Letter: What will we do with our fear?

Kim McLarin is a writing, literature, and publishing associate professor and a graduate program director.

Dear Emerson Community,

These are frightening times. We fear for ourselves, our families and friends, our students and staff and colleagues, the College itself. We fear for our country and planet. This fear is human and, given the circumstances, which need not be here reiterated, also quite sensible. 

The only question is: What will we do with our fear?

We can follow the plunging path of too much of our nation and attack one another. We can assume bad faith from the other side and tumble into self-righteousness. We can point fingers and level accusations, wounding with our anger. In doing so, we may fail to interrogate our own emotions and reactions. We can try to blow the whole darn thing apart. 

We choose information accessibility

News and the truth are under constant attack in our current moment, just when they are needed the most. The Beacon’s quality, fact-based accounting of historic events has never mattered more, and our editorial independence is of paramount importance. We believe journalism is a public good that should be available to all regardless of one’s ability to pay for it. But we can not continue to do this without you. Every little bit, whether big or small, helps fund our vital work — now and in the future.

Or, we can try something else…

We can try something radical, something at odds with the current political and social climate. We can try community. We can assume good faith, even in the heated furnace of disagreement. We can state our positions firmly and clearly but without animosity. We can work collaboratively, exploring the opportunity for new pedagogies, and build a model for 21st century higher education for ourselves and our students.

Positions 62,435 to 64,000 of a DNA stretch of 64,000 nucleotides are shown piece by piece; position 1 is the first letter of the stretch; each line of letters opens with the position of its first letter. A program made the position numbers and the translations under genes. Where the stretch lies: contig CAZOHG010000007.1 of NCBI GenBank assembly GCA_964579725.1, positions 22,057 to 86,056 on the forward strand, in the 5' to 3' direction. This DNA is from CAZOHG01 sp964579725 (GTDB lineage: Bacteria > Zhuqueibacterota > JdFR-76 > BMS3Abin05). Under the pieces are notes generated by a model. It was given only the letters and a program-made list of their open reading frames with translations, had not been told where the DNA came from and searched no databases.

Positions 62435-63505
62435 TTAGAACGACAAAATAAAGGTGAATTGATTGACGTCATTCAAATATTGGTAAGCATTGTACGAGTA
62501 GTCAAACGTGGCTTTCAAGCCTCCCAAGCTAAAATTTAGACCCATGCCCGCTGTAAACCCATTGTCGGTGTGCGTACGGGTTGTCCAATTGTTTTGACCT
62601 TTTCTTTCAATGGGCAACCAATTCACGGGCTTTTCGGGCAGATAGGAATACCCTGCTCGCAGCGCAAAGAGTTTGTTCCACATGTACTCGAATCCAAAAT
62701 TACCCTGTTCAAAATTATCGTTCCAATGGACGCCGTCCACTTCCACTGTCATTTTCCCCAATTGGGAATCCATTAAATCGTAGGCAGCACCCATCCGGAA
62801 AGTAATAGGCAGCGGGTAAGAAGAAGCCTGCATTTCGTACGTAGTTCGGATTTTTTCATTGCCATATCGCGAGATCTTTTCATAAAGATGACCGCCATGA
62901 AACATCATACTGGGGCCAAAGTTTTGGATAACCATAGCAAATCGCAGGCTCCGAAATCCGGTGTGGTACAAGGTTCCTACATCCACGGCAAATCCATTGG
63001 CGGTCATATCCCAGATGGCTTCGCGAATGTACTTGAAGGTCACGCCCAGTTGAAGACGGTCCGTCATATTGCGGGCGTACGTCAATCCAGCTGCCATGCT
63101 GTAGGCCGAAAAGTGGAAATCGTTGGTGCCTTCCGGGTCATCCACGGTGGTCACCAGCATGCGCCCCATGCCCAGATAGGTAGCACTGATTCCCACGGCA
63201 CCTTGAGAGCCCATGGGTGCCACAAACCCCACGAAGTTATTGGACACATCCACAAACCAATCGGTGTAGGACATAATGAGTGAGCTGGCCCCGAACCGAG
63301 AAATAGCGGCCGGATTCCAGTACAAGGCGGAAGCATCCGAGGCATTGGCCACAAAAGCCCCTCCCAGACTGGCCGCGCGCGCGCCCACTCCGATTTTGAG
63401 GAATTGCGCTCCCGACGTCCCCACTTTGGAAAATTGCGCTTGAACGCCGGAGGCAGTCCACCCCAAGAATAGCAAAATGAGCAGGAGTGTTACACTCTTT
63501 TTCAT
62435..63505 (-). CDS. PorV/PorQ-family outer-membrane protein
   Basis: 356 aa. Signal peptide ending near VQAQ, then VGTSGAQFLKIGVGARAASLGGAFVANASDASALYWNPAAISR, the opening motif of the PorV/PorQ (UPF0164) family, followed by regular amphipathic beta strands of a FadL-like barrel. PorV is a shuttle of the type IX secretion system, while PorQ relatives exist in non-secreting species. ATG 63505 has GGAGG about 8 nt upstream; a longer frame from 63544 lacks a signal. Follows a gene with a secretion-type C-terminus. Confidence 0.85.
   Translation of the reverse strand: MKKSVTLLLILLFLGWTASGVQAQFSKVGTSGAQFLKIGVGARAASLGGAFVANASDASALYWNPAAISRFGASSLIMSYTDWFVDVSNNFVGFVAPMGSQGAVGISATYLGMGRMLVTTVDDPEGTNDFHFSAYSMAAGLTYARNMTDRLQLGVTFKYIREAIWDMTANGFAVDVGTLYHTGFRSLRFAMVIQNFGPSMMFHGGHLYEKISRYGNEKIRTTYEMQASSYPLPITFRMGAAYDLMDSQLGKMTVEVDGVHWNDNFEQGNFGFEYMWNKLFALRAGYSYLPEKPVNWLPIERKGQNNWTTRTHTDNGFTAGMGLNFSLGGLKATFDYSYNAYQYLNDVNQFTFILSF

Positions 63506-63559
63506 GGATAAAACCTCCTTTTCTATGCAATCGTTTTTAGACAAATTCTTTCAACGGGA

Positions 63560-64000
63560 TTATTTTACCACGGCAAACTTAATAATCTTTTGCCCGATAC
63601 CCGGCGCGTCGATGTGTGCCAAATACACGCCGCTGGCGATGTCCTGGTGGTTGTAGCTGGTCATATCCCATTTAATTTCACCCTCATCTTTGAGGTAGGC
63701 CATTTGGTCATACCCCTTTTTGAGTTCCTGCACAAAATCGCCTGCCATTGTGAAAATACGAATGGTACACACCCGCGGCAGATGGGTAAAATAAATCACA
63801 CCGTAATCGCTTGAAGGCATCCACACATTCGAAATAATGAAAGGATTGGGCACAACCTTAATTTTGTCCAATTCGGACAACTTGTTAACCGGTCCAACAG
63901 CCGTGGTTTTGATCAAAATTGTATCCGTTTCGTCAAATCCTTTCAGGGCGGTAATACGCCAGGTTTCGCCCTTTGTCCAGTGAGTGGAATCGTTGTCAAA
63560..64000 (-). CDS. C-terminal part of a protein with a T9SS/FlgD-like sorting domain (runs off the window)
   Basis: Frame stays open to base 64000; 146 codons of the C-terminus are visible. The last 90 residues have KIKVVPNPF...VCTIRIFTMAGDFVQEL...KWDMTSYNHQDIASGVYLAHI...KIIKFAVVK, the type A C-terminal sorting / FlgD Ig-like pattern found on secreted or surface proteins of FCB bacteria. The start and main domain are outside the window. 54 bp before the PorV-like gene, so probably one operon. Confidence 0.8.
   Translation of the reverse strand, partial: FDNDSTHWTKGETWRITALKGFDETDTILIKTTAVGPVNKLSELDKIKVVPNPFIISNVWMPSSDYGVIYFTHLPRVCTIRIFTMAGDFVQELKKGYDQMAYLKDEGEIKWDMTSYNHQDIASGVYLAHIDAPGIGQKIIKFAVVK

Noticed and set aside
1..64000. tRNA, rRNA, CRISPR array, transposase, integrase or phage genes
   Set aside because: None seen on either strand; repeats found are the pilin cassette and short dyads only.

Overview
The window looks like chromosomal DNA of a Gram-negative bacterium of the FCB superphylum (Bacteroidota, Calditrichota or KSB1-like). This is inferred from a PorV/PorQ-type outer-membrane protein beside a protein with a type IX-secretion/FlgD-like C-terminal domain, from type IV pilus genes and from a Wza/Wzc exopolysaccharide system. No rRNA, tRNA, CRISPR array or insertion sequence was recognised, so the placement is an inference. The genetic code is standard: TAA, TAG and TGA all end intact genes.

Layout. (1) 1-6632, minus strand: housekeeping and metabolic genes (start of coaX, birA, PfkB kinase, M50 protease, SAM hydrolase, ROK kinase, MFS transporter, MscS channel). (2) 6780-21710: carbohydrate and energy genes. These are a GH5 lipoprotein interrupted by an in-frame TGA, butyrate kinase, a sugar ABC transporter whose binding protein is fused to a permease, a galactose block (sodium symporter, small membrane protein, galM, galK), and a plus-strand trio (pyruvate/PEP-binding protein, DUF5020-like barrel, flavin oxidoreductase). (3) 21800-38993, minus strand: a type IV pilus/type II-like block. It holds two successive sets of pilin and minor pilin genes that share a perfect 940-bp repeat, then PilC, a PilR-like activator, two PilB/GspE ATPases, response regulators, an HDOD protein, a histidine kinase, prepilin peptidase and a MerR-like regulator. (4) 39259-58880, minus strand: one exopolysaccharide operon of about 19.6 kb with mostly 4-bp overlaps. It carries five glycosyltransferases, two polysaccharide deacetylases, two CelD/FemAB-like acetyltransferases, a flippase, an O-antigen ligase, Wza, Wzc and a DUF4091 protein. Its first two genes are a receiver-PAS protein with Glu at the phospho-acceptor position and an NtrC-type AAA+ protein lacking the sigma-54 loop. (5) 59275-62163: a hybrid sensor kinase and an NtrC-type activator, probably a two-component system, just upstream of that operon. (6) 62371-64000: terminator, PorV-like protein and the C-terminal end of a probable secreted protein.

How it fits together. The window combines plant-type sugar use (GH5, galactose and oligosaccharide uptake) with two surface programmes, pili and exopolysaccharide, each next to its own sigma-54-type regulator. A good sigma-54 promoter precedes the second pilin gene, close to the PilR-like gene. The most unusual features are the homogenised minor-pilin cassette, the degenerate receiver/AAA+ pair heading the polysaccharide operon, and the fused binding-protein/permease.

Emerson is a small college in a small city in a small state in, despite appearances, a very small section of the planet Earth. If we can’t figure out a way to navigate these treacherous waters here, together, is there any hope anywhere?

As artists, scholars and communication experts, we can lead the way. All we have to do is try. 

As James Baldwin taught us: 

“The precise role of the artist, then, is to illuminate that darkness, blaze roads through that vast forest, so that we will not, in         all our doing, lose sight of its purpose, which is, after all, to make the world a more human dwelling place.”

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